Finding a favorite restaurant is always a pleasure; the joys of great atmosphere, professional service, and delectable food, combined in one place is as rare as winning the lottery.
La Cantine de Marius is a winning jackpot, with a view of the Chateau from the terrace, efficient, knowledgeable service, and a chef who uses an array of fresh products in beautiful presentations. They could easily charge twice as much for their menu, but in keeping with what makes them remarkable, they keep their prices affordable enough so that you can go frequently enough to know everyone by name; on several occasions the clients had inside jokes with the servers, bantering as friends, breaking the invisible French wall of reserve between client and establishment.
Lunch menus range from 16,50 Euros to 21 Euros ($18-$23 USD), depending on whether you have 2 or 3 courses. Wine is a modest 5 Euros ($6 USD) per glass and delicious whether you choose a white or red.

The interior is as comfortable as the terrace, even more so on hot muggy days or cold chilly nights.

The first course on the lunch menu was a light salad of shrimp and grapefruit in a citrus vinaigrette that was as refreshing to eat at it was to look at on my plate.

Another appetizer was a variation on the same theme, with avocado replacing the grapefruit.

Dinner service began with an amuses bouche, or tempting taste offered for the table. One night it was a creamy velouté of zucchini; even though we were a table of three, they gave us four, and we fought over who got the extra one:)

The fried smelt and calamari appetizer was plenty to share or even make as a course if you are not too hungry. The homemade tarragon mayonnaise was a nice side, even though the appetizer was good with just lemon and salt. At only 8 Euros ($9 USD), it was a bargain for the skilled light touch of the chef and the generous quantity.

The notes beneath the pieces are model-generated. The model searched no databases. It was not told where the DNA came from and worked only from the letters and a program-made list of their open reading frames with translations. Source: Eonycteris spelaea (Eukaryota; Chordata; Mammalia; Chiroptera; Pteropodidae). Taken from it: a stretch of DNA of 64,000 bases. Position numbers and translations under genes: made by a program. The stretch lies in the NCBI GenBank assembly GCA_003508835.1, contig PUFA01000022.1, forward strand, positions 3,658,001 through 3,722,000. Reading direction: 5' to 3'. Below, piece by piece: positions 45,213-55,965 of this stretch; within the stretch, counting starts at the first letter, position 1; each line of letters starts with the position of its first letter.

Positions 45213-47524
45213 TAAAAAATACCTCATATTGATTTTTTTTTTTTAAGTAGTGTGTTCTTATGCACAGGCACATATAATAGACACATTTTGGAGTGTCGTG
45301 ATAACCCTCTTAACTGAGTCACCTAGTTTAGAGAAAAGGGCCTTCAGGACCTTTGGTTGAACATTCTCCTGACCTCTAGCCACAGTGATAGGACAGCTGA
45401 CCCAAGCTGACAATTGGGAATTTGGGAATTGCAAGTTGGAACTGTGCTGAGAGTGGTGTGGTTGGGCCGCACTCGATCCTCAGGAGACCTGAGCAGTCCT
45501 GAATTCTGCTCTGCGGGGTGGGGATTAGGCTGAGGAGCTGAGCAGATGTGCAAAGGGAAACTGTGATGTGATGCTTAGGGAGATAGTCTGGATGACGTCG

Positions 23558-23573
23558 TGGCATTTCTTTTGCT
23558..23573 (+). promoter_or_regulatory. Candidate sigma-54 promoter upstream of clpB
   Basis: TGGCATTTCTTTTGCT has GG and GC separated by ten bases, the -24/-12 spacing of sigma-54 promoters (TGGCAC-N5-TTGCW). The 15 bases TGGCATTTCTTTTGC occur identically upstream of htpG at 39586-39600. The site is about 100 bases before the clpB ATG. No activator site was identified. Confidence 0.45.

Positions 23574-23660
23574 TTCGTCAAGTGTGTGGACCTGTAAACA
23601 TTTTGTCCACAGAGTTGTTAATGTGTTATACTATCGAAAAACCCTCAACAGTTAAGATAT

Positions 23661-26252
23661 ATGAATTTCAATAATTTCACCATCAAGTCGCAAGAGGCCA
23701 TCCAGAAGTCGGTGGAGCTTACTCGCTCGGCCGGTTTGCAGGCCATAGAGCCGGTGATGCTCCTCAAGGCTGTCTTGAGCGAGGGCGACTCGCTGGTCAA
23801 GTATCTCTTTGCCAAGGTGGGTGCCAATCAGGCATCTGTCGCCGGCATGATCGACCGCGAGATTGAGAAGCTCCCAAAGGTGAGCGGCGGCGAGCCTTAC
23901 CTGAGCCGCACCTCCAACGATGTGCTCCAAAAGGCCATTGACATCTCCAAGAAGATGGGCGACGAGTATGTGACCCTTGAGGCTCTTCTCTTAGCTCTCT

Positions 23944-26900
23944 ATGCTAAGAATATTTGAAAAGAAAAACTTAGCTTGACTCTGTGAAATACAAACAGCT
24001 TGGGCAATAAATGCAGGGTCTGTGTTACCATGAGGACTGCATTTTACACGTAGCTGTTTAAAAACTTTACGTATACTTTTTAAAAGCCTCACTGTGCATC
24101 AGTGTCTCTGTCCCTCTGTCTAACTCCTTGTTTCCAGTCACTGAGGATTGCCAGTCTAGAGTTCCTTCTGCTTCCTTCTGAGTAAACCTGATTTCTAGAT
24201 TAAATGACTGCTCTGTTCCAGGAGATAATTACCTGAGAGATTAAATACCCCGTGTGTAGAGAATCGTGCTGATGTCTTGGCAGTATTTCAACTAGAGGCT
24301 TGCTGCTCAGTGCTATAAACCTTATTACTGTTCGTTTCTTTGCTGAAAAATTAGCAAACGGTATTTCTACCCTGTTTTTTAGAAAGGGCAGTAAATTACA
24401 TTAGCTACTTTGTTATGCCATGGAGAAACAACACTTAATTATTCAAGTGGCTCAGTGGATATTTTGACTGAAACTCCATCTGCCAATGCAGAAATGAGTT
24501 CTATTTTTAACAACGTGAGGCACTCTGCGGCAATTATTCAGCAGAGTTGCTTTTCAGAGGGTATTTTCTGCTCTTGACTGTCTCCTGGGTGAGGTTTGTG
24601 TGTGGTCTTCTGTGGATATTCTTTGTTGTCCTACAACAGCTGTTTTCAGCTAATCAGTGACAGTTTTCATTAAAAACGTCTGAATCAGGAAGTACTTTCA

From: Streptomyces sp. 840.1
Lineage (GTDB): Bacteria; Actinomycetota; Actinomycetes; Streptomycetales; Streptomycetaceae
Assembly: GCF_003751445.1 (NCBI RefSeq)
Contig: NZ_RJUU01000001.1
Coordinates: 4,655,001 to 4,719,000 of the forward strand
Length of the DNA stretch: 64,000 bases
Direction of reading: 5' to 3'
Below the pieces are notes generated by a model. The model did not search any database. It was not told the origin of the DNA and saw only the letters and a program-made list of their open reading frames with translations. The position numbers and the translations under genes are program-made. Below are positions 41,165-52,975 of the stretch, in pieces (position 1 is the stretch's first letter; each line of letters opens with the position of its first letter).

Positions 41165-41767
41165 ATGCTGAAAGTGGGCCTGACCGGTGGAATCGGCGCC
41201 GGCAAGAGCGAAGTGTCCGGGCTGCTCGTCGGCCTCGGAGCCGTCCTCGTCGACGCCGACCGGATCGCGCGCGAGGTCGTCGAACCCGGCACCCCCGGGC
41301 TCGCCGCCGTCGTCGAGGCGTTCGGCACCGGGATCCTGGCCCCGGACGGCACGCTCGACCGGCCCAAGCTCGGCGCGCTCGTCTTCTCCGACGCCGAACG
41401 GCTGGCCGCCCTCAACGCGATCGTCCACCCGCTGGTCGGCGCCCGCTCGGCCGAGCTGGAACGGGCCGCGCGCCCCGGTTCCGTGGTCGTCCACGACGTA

They do slight variations on classics, like this beef tartare with a basil pesto.

One night the special was filet of bar with a side of confit leeks for under 20 Euros ($22 USD) that was as expertly cooked and seasoned as a plate twice the price elsewhere.

Lunch menu portions are a bit smaller, but equally satisfying, with fish like Merlu on a bed of polenta.

We ordered their meringue and fruit dessert along with the chocolate cake with pistachio ice cream for dessert (sorry the pictures did not come out), and they gave us this chestnut tiramisu for dessert, just because three people shouldn’t have to share 2 desserts! All were fine endings to our meal and range from 6-8 Euros each ($7-9 USD).

No meal is complete in France without a café

sipped with a view of a chateau🙂

Romance in France is part of the culture and I can think of few things as romantic as a wedding. The daughter of a friend recently got married in Provence and I was honored to be among the guests invited to their week-end celebration.

In France the civil ceremony is the legally binding one, but most people opt for both a civil ceremony at City Hall and a religious one in a church which usually includes two days of festivities. Today’s pictorial post covers the days before, during, and after the ceremony, so enjoy the celebration:)

The venue for the celebration was a large private property which sleeps 30, a large patio,

 a vineyard behind the parking area,

 and a “water spot” technically not a legal pool🙂

The couple’s friends stayed on the property while everyone else rented other accommodations. Our lovely rented home included an outdoor patio under vines,

and very treacherous old stone steps (where I fell)!

The day before the ceremony we wanted to do some test shots and two of the groomsmen obligingly stood in as body doubles for the bride and groom:)

The ceremony inside a medieval church ended with a shower of rose petals,

and the couple drove off to the reception property in an electric jeep.

Champagne, wine, and cocktails awaited, along with eight tables of hors d’oeuvres.

As night fell, we walked over to a large tent for our dinner.

Several courses and drinks later, speeches and toasts

led to dancing the night away.


The next day was the more casual celebration where nearly everyone enjoyed the “water spot”.

I had not brought a bathing suit and was about to jump in clothed, but the bride lent me a bikini🙂

Brunch was buffet style, with self serve coffee, tea, juice,

cheese, and of course rosé.

By the time all 200 guests had left, we still had to put away the furniture, collect the trash, and take all the empty bottles to the recycling center. Apparently the caterer said those tasks were not included in the $$$$$ contract…..everyone pitched in and we got it all sorted in the end.